Medical students of the future may spend less time doing autopsies to learn anatomy and more time in augmented reality. The Cleveland Clinic and Case Western Reserve University in Cleveland have developed the HoloAnatomy app for the Microsoft HoloLens headset that enables students to probe the body using augmented reality.
Developer Jeff Mlakar told a Microsoft conference, as he made a small hand gesture that caused a holographic body to rotate to reveal the organ, “It’s really easy to get the best view of things.”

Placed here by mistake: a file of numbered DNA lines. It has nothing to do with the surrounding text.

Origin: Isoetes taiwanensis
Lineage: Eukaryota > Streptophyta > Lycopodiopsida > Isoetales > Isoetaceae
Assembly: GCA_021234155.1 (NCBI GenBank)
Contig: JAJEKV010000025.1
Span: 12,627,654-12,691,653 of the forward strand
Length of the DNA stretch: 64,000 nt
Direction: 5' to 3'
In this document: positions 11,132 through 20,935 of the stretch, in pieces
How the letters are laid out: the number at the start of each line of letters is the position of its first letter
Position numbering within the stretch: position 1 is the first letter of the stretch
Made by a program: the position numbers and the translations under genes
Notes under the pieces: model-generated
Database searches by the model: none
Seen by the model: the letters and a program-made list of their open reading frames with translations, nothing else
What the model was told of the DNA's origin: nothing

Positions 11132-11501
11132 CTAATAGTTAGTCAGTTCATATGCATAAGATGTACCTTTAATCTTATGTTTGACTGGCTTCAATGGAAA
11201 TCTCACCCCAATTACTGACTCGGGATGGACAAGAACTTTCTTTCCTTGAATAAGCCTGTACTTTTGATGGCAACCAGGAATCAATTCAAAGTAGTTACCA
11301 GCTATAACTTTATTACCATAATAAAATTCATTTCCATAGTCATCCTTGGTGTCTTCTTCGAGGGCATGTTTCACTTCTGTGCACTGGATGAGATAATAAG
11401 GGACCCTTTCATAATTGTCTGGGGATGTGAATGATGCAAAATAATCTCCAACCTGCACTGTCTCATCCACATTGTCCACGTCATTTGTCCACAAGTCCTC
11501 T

The device superimposes computer-generated 3-D graphics onto a person’s field of view, blending reality with virtual reality. Hand gestures and voice recognition are used for controls. Labels can be inserted to teach anatomy. The HoloAnatomy app has a test-taking mode during which the labels are removed and the user has to identify the body parts. A remote instructor can join in on the lesson.